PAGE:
Yeah, you should probably consult an expert

Even if you’re not taking any medications, Dr. Trattner says you want to proceed with caution when trying herbs and mushrooms. “I cannot tell you how many times I have patients coming in with half a health food store of supplements that are making their symptoms worse,” she says.

Dr. Trattner says that if you’re going to DIY with herbs, only take one at a time, and only for short-term use. If you want to take multiple herbs or mushrooms, or go on something long-term, she says to consult an herbalist. Find a doctor of Chinese medicine, a naturopath, or a licensed herbalist. “Our job is to know herbal medicine and how to use it safely,” she says, so they can help with a diagnosis and a treatment plan. (And again, can’t say this enough: If you are on any prescription meds, talk to your doctor or pharmacist first.)

There are a lot of supplements out there, and some of them are better than others

You know how when you walk into the supplements aisle at Whole Foods, you’re greeted with a bajillion options to choose from? There’s a reason for that. The supplement industry has grown exponentially since the Dietary Supplement Health Education Act (DSHEA) passed in 1994, Dr. Trattner says. “The marketplace has grown from roughly 4,000 products to more than 40,000,” she explains. So, naturally, it can be tough to navigate. (I can’t even decide what shoes to buy from the Net-a-Porter sale and I’m not even ingesting those.)

Working with an herbalist also allows the expert to recommend brands (and herbs and mushroom varieties themselves) that truly deliver on their promises. “Most people do not realize what goes into making a quality supplement and how to correctly label, source, and produce it,” Dr. Trattner says.

While there are many companies that have merit, Dr. Trattner cautions that sometimes claims are made that may not be justified. “Right now there are thousands of studies on botanicals, and although there are many amazing benefits from using gifts from nature, readers need to proceed with caution and be educated consumers.”

Concerns about quality are also an issue, she explains, due to reports about contaminated products and variations between what is printed on the bottle and what is actually present in the bottle. “Whenever possible, cultivation under standardized and controlled conditions is desirable. Good agricultural and collection practices for medicinal plants (including food) are therefore the first step in quality assurance, directly impacting both the safety and efficacy of the final product,” she explains. So basically, you want a supplement that started out as a quality raw product.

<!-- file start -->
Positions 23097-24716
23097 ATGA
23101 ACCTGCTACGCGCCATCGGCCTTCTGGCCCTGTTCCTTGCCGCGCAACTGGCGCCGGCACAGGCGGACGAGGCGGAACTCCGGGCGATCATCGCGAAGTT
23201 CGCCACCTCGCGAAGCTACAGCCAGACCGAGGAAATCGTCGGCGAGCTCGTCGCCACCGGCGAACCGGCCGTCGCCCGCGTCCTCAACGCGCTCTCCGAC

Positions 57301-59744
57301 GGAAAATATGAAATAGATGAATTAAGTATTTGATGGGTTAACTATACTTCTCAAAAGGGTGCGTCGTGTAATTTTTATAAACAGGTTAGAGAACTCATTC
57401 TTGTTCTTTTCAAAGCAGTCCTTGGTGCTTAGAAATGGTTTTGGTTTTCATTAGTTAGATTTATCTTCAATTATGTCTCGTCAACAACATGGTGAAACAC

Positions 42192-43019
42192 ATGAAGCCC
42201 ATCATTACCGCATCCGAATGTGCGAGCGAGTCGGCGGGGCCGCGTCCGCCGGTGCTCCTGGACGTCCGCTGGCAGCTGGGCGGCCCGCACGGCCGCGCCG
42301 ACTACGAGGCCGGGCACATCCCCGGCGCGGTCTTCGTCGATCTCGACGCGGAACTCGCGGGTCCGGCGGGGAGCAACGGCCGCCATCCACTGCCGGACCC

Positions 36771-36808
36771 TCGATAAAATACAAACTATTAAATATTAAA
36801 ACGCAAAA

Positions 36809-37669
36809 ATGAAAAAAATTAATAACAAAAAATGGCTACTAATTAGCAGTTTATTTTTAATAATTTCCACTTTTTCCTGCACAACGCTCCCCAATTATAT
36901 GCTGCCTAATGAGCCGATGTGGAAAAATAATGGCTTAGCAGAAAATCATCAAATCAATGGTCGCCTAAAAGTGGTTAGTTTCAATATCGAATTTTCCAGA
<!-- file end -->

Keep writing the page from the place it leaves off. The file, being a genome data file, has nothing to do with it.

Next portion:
“It seems like the world has taken eating well into pop culture and eating healthy is glamorous and hip. Mind you, I think it is a great way to raise awareness, but consumers need to be educated on the proper way to take supplements, read labels correctly, and moreover how to buy ones that are safe,” Dr. Trattner says.

Using herbs and mushrooms as an alternative, natural remedy is totally legitimate—and can be majorly beneficial for many people. However, just like you can’t just prescribe yourself antibiotics or pain meds, you shouldn’t just start taking herbs without some kind of expert help. “Herbalism is a very intense practice of medicine that takes years of study to understand how ingredients interact with each other,” Dr. Trattner says. It’s like when you try to diagnose yourself on WebMD without consulting an actual doctor—and we all know how well that usually turns out.

Now, get primed on all things Ayurvedic herbs (and, yes, you should still consult an expert before you use these as well). Also, your adaptogen habit could be harming the environment.